Saturday, November 12, 2016

Saturday Day Night Genealogy Fun: Your Best Genealogy Day Ever

I've noticed recently that several of the Saturday Night Genealogy Fun topics appear to be annual themes.  Last year's request for "best genealogy day" was in October, however, not November.  But on to this week's request from Randy Seaver's:

Here is your assignment if you choose to play along (cue the Mission:  Impossible music, please!):

1) What was your very "Best Genealogy Day Ever?"  It might be the day you solved a thorny research problem, the day you spent at a repository and came away with more records than you could imagine, or the day you met a cousin or visited an ancestral home.

2)  Tell us in your own blog post, in a comment to this blog post, or in a Facebook or Google+ post.  Be sure to drop a comment to this post if you write your own blog post and link to it.

I've already written about two really great genealogy days (figuring out my great-great-grandmother's actual maiden name and meeting a lot of cousins from one family line), so I had to think about another good one.  I have settled on the day on which serendipity played a part.

At some point I learned that my paternal grandfather's mother, Laura May (Armstrong) Sellers Ireland, had been living with him when she died, and I ordered her death certificate from the state of Florida.  The certificate told me that she was buried in the Valparaiso Cemetery, Valparaiso being essentially a "twin city" to Niceville, where I used to live.  Valparaiso also is not far from where my father has been living for several years now.  So I told my father that the next time I came to visit, we were going to find his grandmother's grave.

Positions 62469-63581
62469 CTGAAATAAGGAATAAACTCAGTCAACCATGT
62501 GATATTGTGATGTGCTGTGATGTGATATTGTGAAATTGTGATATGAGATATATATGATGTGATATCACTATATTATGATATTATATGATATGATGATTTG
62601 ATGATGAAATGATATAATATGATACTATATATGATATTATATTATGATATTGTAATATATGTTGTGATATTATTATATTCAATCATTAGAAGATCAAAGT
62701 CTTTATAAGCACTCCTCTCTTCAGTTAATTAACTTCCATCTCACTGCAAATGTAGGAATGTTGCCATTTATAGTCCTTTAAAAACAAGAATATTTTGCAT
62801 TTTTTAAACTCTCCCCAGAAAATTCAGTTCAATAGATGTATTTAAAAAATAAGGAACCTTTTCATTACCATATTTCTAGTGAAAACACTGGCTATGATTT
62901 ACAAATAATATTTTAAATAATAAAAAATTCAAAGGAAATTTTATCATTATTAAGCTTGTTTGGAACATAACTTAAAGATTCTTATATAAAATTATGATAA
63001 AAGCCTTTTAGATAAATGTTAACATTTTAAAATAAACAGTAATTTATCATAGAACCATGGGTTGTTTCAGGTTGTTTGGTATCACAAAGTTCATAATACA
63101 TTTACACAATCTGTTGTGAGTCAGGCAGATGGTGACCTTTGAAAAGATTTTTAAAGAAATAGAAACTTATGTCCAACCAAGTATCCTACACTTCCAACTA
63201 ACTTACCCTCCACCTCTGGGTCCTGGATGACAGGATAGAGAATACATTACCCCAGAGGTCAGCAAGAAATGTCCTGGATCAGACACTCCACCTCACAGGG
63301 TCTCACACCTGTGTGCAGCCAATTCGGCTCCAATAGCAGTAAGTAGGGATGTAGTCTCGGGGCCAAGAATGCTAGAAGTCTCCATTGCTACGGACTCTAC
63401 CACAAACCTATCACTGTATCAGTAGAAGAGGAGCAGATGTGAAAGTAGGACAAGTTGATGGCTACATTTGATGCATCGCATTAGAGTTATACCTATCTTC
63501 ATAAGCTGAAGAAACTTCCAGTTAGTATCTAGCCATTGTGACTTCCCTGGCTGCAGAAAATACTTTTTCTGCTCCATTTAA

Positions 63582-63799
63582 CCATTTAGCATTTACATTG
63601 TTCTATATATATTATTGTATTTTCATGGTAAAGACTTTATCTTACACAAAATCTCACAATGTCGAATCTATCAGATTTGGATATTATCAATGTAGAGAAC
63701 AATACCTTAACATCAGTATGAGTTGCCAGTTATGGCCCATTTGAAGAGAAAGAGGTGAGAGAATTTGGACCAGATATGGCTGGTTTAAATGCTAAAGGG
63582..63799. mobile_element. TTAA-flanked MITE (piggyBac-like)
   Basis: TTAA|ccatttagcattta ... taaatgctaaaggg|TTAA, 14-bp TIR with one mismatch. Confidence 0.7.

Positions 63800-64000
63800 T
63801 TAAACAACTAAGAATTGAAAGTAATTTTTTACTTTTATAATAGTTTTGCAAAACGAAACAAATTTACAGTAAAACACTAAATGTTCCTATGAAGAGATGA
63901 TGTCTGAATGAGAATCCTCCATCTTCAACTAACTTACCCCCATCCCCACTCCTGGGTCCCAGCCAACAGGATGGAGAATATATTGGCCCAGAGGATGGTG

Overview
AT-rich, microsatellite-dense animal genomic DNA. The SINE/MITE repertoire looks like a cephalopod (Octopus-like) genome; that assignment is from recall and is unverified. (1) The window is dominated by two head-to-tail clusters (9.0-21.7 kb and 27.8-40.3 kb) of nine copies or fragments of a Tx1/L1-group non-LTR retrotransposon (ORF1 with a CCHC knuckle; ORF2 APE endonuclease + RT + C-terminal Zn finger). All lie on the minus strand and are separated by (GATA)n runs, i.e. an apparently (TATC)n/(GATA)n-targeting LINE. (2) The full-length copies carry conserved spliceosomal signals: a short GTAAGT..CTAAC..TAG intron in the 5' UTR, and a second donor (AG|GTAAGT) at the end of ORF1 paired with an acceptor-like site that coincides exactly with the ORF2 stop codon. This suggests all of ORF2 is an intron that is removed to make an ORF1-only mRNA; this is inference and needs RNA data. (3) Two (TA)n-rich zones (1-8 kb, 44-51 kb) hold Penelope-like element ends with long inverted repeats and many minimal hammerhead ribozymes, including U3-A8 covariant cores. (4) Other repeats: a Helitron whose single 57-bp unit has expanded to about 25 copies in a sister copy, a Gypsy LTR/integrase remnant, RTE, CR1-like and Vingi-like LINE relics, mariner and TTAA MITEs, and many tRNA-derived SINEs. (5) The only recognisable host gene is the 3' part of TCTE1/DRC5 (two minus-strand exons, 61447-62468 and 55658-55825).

I think it was the summer of 1995 when I flew out.  My stepfather had agreed we would scatter my mother's ashes when my brother and I were both there, and my brother was going to be in the area for his high school 15-year reunion, so I made plans to be there also.  I reminded my father ahead of time we were going to the cemetery.

The day we went to look for the cemetery, my father decided we didn't need a map, because Valparaiso was so small it wasn't going to take us long to find it (ha!).  My stepmother came with us.  After driving around for an hour or so and finding absolutely nothing, my father finally listened to my suggestion to ask at the police department.  As I had suspected, they knew exactly where it was, and off we went again.

When we finally found the cemetery, it was a small, square, fenced-in plot.  A caretaker's building was off to the side, but no one was there.  The entrance gate was in the middle of one of the sides.  We had no idea where my great-grandmother's stone would be, so the three of us walked in and headed in three different directions.  My father went to one side, my stepmother to the other side, and I went straight ahead to the rear fence to start from there.

Just as I arrived at the far side, my father called out that we should probably be looking for a flat stone, because as we all knew, my grandfather was pretty tight with money and wouldn't have spent enough for a standing stone.  After we all laughed, I turned and looked down at the ground where I had stopped —and there she was!  And it was a flat stone, just as my father had predicted!

I thought it was nice that even though I never had the opportunity to meet my great-grandmother in life, I was able to find her tombstone and make a connection to her that way.

No comments:

Post a Comment

All comments on this blog will be previewed by the author to prevent spammers and unkind visitors to the site. The blog is open to everyone, particularly those interested in family history and genealogy.